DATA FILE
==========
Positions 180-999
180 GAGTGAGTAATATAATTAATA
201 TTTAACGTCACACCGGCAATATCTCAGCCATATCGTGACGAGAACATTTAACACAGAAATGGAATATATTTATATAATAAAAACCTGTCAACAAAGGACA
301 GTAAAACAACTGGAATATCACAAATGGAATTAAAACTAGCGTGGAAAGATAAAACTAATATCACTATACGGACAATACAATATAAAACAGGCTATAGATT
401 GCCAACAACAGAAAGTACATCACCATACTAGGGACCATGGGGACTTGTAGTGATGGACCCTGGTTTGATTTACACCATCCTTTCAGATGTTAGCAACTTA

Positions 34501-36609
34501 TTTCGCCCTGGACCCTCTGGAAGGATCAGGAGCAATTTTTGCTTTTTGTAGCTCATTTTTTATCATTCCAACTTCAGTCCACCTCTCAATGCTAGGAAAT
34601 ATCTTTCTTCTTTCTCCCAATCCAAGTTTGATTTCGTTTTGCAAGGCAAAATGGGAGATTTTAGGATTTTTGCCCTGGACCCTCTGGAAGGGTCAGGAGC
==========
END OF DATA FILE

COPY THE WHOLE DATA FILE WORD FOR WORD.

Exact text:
Positions 180-999
180 GAGTGAGTAATATAATTAATA
201 TTTAACGTCACACCGGCAATATCTCAGCCATATCGTGACGAGAACATTTAACACAGAAATGGAATATATTTATATAATAAAAACCTGTCAACAAAGGACA
301 GTAAAACAACTGGAATATCACAAATGGAATTAAAACTAGCGTGGAAAGATAAAACTAATATCACTATACGGACAATACAATATAAAACAGGCTATAGATT
401 GCCAACAACAGAAAGTACATCACCATACTAGGGACCATGGGGACTTGTAGTGATGGACCCTGGTTTGATTTACACCATCCTTTCAGATGTTAGCAACTTA

Positions 34501-36609
34501 TTTCGCCCTGGACCCTCTGGAAGGATCAGGAGCAATTTTTGCTTTTTGTAGCTCATTTTTTATCATTCCAACTTCAGTCCACCTCTCAATGCTAGGAAAT
34601 ATCTTTCTTCTTTCTCCCAATCCAAGTTTGATTTCGTTTTGCAAGGCAAAATGGGAGATTTTAGGATTTTTGCCCTGGACCCTCTGGAAGGGTCAGGAGC